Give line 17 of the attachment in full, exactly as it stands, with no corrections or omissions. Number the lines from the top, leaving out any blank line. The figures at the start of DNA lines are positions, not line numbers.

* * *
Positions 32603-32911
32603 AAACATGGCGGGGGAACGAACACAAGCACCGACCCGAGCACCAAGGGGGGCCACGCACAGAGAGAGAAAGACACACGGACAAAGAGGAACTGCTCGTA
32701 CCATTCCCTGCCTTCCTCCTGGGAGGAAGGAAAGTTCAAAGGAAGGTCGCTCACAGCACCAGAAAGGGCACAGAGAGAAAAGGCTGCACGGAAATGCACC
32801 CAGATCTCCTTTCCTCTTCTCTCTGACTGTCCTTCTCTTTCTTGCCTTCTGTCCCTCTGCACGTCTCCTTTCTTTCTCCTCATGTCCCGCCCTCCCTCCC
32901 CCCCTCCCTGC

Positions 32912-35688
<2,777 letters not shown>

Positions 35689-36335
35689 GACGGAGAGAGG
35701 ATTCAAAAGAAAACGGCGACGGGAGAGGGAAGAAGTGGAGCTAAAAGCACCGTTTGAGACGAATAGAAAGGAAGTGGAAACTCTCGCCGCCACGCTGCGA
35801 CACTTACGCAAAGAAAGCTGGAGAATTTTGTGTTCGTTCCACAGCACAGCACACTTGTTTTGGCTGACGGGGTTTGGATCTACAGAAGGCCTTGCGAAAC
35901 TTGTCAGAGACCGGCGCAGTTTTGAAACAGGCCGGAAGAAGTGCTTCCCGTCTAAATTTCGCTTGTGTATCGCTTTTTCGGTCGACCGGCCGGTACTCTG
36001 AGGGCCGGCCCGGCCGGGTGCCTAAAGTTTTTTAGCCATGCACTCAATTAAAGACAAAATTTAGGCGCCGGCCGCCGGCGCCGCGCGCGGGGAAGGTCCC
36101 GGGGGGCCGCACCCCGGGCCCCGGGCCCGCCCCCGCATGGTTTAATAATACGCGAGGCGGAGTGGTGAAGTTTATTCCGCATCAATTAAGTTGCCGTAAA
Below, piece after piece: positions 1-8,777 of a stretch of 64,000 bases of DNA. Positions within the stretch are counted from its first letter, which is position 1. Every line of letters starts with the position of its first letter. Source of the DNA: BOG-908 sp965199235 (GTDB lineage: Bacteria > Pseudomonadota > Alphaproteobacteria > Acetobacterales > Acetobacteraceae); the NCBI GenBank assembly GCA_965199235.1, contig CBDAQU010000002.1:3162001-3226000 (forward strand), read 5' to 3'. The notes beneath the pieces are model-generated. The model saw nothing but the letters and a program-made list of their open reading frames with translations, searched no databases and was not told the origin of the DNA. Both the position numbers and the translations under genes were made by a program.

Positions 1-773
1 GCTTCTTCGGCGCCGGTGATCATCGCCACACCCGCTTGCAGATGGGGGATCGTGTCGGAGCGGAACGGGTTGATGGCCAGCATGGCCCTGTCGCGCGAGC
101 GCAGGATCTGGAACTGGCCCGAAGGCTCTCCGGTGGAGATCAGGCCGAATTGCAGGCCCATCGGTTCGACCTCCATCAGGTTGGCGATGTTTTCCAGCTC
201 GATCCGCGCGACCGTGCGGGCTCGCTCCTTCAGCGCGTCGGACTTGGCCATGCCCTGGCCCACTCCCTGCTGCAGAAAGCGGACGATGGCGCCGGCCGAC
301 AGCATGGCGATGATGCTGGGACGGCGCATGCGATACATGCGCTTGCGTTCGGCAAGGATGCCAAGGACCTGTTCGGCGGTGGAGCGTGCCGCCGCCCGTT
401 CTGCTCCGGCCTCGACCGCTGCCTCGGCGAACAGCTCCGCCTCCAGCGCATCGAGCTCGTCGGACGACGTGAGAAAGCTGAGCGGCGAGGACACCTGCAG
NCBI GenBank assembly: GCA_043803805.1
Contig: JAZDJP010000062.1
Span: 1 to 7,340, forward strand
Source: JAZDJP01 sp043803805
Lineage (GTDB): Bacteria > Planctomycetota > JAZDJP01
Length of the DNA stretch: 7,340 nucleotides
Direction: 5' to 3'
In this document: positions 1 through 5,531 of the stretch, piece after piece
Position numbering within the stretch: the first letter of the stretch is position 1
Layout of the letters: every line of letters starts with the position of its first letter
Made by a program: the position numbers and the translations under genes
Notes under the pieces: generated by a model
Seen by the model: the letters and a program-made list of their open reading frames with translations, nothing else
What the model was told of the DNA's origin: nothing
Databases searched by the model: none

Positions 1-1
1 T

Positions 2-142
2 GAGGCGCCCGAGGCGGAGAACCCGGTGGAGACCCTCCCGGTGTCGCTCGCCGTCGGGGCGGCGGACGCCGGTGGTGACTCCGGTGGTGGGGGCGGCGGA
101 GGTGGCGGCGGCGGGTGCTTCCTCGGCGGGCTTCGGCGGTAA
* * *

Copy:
1 GCTTCTTCGGCGCCGGTGATCATCGCCACACCCGCTTGCAGATGGGGGATCGTGTCGGAGCGGAACGGGTTGATGGCCAGCATGGCCCTGTCGCGCGAGC